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Holley on the Passing of Longtime Legislator, Friend Jerry Green

(TRENTON) – Assemblyman Jamel Holley (D-Union) issued the following statement on the recent passing of Union County Assemblyman Jerry Green:
“Jerry Green is an inspiration for any young man or woman growing up in humble means and wondering what will become of them.

“He spent his childhood in Roselle and never forgot what is was like to see people struggling to get ahead. In fact, Assemblyman Green, lived a public service-focused life to improve our communities.

“Jerry was a hard-working man his entire life; he never retired. He never stopped trying to help others get ahead.

“I will never forget his service to New Jersey, as he was focused on creating better policy and inspiring conversation on the issues that truly matter in our state.

“I will miss my friend, my mentor and the reason why I am committed to serving others.
“My sincerest condolences to his wife Wanda Green and family. Thank you for sharing Jerry with all of us for so many years.”

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Assembly Advances Danielsen, Holley, Gusciora & Vainieri Huttle Bill to Protect Historic Sites

Damage to Historic Monument Would Carry Up to $15K Fine, Three to Five Years in Prison

(TRENTON) – Legislation Assembly Democrats Joseph Danielsen, Jamel Holley, Reed Gusciora and Valerie Vainieri Huttle sponsored to preserve the integrity of historic sites in New Jersey was approved by the full Assembly, 68-0, on Thursday and now heads to the Senate for further consideration.

“Historic sites across this state tell the story not only of New Jersey, but also of the United States of America,” said Danielsen (D-Middlesex, Somerset). “Those who destroy these properties should face a penalty commensurate with the crime of disrespecting this nation’s history.”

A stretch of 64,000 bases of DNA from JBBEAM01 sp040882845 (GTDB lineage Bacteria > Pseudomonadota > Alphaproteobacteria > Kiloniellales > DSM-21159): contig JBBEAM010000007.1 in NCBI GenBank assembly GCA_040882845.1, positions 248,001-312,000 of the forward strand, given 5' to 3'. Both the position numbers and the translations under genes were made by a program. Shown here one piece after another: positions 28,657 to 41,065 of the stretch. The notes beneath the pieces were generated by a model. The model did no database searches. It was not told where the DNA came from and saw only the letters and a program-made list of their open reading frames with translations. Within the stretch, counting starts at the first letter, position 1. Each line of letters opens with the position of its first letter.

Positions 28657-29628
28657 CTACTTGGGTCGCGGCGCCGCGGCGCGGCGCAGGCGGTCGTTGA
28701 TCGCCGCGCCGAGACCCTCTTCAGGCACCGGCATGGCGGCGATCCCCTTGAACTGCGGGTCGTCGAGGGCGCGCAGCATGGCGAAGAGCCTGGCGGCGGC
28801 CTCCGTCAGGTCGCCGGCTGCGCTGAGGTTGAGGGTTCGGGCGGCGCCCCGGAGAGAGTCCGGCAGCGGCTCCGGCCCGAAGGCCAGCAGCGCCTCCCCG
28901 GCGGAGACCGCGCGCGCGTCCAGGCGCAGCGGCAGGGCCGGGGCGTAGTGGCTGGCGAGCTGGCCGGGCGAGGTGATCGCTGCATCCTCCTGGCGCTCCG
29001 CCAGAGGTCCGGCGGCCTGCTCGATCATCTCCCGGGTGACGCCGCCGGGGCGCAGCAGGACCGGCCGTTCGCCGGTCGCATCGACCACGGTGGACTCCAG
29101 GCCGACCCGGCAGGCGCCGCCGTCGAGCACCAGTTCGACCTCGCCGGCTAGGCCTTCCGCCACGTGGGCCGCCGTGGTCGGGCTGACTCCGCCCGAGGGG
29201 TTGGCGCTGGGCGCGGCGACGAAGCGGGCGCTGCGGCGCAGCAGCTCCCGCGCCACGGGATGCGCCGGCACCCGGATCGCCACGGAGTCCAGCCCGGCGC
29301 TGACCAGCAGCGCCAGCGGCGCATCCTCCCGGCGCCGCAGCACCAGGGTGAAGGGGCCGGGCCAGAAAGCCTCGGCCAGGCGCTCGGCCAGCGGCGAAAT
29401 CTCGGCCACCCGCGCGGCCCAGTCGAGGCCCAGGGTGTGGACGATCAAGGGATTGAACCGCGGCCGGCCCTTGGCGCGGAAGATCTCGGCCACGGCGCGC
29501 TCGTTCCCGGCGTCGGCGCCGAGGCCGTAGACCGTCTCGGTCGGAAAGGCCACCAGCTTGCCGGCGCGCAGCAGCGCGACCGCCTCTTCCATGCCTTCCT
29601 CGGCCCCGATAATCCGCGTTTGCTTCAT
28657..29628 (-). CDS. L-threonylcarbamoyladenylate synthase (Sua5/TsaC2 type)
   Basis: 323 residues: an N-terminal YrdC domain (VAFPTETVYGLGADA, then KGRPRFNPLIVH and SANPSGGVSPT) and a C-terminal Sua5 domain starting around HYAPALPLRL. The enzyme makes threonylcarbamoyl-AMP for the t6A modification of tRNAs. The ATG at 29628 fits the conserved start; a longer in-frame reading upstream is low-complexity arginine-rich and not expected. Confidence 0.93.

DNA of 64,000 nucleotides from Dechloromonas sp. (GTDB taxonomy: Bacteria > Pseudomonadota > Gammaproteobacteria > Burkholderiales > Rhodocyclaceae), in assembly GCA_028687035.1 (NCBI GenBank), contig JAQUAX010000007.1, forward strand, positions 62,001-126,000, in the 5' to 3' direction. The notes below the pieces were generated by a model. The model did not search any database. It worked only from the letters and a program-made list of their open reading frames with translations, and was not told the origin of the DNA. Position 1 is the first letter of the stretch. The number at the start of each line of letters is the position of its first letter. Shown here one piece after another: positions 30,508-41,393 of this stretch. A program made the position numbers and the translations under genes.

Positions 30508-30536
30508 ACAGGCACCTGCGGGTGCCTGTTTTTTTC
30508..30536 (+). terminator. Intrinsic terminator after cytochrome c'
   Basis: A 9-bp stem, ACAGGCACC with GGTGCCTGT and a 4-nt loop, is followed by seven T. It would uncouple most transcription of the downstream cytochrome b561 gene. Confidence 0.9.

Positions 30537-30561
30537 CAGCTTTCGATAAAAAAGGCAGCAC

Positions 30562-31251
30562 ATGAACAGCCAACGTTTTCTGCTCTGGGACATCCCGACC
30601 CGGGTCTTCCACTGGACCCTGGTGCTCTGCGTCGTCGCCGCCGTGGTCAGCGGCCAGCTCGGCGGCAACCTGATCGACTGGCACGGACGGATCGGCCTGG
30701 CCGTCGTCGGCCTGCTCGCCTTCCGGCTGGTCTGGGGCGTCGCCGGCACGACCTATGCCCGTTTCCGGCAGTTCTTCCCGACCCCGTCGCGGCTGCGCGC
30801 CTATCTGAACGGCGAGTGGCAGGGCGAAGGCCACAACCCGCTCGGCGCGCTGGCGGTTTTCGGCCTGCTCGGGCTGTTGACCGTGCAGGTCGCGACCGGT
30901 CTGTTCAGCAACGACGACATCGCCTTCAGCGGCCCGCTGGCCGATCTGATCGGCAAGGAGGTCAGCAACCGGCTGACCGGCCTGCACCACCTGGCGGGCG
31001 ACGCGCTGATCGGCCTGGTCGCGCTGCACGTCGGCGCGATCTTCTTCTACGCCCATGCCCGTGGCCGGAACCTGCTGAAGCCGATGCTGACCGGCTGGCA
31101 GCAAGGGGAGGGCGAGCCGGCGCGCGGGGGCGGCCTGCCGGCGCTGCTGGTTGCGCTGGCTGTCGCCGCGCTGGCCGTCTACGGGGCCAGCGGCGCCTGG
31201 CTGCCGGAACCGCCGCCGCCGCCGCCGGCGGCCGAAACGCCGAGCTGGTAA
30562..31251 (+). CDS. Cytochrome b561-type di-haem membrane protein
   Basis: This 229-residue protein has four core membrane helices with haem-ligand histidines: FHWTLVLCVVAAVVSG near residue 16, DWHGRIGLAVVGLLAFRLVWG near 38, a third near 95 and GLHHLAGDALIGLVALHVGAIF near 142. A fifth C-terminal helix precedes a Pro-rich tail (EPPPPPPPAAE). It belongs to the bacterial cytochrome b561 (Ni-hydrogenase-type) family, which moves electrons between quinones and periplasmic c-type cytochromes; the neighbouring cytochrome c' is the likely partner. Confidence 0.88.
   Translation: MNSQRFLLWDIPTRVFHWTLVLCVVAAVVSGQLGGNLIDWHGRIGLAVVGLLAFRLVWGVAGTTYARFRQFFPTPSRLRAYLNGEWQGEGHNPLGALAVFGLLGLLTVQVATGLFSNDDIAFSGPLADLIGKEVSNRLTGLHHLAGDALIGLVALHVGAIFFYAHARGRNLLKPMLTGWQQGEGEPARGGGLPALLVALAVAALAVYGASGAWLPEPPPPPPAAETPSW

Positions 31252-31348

The bill (A-592) would amend current law to make it a crime of the third degree to knowingly damage or tamper with a historic building, monument or structure that meets the criteria for, or has been determined to be potentially eligible for, inclusion in the New Jersey Register of Historic Places or is formally recognized by a county or municipality as having historic interest. A third degree crime is punishable by three to five years’ imprisonment, a fine of up to $15,000 or both.

“The preservation of historic sites helps us learn about the past so that we can better understand the present and plan for the future,” said Holley (D-Union). “So much of our identity as a country is in historic sites. We have a duty to protect them.”

“Historic sites commemorate significant moments in our state and our country’s history,” said Gusciora (D-Mercer, Hunterdon). “They should not be destroyed or defaced and when they are, there should be a penalty for the perpetrator.”

“Our historic sites honor a person or place of distinction from New Jersey’s vastly diverse history,” said Vainieri Huttle (D-Bergen). “We are protecting more than statues and monuments. We are ensuring that the effort made to commemorate our history and the significance of the site are safeguarded for future generations.”

To be eligible for listing on the New Jersey Register of Historic Places, a property must:

? Be at least 50 years old, unless it is exceptionally important;
? Be historically or architecturally significant on the national, state or local level; and
? Possess “integrity” from the period during which it earned its significance. Integrity can be defined as a high degree of retention of character-defining features that permits a property to convey a strong sense of its historic qualities.

Under current law, criminal mischief generally is a crime of the third degree if it results in $2,000 or more in damages. If the mischief results in less than $2,000 but more than $500 in damages, it is a crime of the fourth degree, punishable by up to 18 months’ imprisonment, a fine of up to $10,000 or both. Mischief resulting in less than a $500 loss is a disorderly persons offense, punishable by up to six months’ imprisonment, a fine of up to $1,000 or both.